My last complaint is the ending, which didn't work for me at all. I won't post spoilers, but I'll just say it didn't fit the theme of the book or Elizabeth's character arc.
Overall, not my favorite reading experience. I liked the concept of the story, but not the execution. It's for readers who enjoy omniscient POV (mostly), historical fiction about women (especially in science), and tragic romance. It's not for readers who will be distracted by the POV being weird, readers looking for a story about a real-life historical celebrity chef or scientist, or readers who are not in the emotional headspace to read about car accidents, partner loss, unplanned pregnancy, or sexual assault.
Have you read Lessons in Chemistry? How did you feel about it? Let's discuss in the comments!
Book Review: All Systems Red
All Systems Red by Martha Wells is a scifi novella that starts the Murderbot Diaries series. Series is made of nine novels, novellas, and short stories. All Systems Red won the 2018 best novella Nebula and Hugo awards, the American Library Association's Alex award, and was nominated for the Philip K. Dick Award. It's also frequently cited on agent wish lists for its voice.
The main character of the series is a security unit (SecUnit) who calls herself Murderbot. She was able to disengage her governing programming which would essentially keep her obedient so that she can watch space soap operas in her free time. She's still excellent at her job though; she's in charge pf protecting a team of scientists and surveyors who are exploring part of a planet. However, when they realize their maps are missing data and they were lied to about the planet's dangers, things quickly take a turn.
I see why this novella won so many awards and is big for agents. The unique perspective of Murderbot was funny and snarky without coming off as mean. The world was well built and the action was super clear. It's exactly the kind of scifi that I hope I'm writing!
Downside was my complaint for every novella: I wanted more! It felt like it wrapped up so quickly and easily to fit into the size of a novella.
You'll like All Systems Red if you enjoy funny/quirky scifi like Scalzi, or if you enjoyed the voice in Gideon the Ninth. It's not for you if you are looking for a novel length read (although with so many other entries in the series, you could just read more).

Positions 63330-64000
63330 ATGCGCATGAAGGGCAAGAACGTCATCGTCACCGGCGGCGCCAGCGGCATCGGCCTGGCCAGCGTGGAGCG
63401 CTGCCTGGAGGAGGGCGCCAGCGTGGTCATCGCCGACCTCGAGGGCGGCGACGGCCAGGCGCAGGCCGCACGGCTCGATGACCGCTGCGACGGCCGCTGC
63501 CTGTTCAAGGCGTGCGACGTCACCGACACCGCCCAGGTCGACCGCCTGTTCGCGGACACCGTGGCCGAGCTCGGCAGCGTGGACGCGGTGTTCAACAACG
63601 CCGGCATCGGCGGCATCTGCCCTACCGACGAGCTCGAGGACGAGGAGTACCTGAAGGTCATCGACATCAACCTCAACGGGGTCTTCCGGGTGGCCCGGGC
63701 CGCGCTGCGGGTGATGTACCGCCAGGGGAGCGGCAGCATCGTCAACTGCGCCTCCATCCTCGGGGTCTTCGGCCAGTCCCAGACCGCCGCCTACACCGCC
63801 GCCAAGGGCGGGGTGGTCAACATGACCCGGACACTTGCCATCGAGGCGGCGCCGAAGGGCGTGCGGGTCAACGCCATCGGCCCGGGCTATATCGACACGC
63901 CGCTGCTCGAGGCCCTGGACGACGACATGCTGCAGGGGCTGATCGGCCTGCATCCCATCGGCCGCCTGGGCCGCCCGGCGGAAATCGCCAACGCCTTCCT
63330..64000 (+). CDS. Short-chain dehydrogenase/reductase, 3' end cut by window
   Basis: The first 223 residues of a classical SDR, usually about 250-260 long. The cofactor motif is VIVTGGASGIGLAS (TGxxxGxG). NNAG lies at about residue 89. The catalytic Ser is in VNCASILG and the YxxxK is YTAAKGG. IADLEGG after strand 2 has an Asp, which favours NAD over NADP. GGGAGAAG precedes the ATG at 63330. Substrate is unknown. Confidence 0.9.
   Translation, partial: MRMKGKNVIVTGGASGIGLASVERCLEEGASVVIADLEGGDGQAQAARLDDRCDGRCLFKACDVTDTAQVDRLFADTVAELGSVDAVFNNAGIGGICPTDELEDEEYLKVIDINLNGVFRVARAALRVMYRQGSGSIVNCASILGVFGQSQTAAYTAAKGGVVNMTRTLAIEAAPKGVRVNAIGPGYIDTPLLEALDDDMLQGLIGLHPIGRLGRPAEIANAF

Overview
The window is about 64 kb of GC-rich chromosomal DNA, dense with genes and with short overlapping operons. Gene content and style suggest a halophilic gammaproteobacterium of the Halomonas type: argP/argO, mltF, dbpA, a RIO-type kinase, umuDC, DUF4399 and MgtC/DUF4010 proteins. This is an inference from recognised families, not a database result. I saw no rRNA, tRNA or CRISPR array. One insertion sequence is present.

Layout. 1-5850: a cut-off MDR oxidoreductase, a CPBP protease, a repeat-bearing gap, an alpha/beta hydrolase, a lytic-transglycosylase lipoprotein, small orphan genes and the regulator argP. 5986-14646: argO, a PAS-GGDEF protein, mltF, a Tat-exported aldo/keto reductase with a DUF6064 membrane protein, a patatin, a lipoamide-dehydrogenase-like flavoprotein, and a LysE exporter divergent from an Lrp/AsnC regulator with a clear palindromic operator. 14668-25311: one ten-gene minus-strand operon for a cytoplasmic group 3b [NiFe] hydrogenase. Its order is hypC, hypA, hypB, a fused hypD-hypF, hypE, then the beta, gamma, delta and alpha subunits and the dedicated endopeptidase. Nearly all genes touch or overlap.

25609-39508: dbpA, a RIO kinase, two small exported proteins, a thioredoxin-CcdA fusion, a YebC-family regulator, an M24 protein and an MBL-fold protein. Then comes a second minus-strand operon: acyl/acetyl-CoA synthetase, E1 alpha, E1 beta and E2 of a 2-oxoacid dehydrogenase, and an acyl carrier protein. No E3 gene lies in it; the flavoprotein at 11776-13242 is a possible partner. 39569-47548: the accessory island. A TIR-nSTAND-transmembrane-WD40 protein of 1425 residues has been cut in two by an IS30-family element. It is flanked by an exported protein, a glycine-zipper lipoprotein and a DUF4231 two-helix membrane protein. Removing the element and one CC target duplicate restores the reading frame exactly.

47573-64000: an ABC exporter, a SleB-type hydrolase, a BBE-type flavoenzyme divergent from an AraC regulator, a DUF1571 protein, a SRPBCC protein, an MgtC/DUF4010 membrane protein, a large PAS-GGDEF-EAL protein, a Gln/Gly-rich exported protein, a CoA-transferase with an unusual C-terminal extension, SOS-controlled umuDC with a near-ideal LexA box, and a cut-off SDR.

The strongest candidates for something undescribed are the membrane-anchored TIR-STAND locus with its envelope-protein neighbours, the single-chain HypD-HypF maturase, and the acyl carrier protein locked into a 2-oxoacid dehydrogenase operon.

Have you read any (or all!) of the Murderbot Diaries stories? Let's discuss in the chat!
Mood Board 101
Recently while querying, I've noticed more agents asking for optional things like links to mood boards, playlists, or Pinterest boards. There's even a whole pitch event on Twitter around mood boards. I thought I'd take some time to help anyone struggling to figure out what mood boards are in relation to writing projects and a couple (free!) resources to make them.
What is a mood board?
A mood board is a collage of images, which can include minimal punchy text, which conveys the mood (or as the youths say the vibes) of your story. This includes setting, tone, a sense of character(s), genre, and important visual elements/motifs. If including a quote, it should be short and encapsulate the theme of the novel. A mood board can be a Pinterest page, or you can arrange images into a collage that's a single JPEG using free sites like Canva.
Why make a mood board?
A mood board is good for more than just pitching on Twitter or sending to the rare agent who asks for it in their Query Manager form. The mood board can help you as the author get back into your story between writing sessions. The process of creating one also forces you to think about the important elements, characters, and places in your story. If you've never thought about tone or theme, it may even bring one out of your subconscious.
Where do images come from?
If you're making a mood board for just you, and never plan to use it for marketing (or perhaps even pitching) then don't worry too much about copy written images you find on google. Go ham. If you plan to use it for any type of marketing (or pitching) it's safer for you to stick to royalty free images. I like using Unspalsh, but there are other options as well.
If building your board in Pinterest, obviously you're only able to use that. The board then stays on Pinterest, which can be fine if using it only for yourself, but tough if your goal is to build one for a pitching event.
You can layer text over an image in an editing site like Canva to create a background to match your chosen quote.
It may be a struggle to find exactly what you're using for, so change up search terms and feel free to get creative in finding the right matches for your project. Collect more images than you plan to use, then select your final choices later.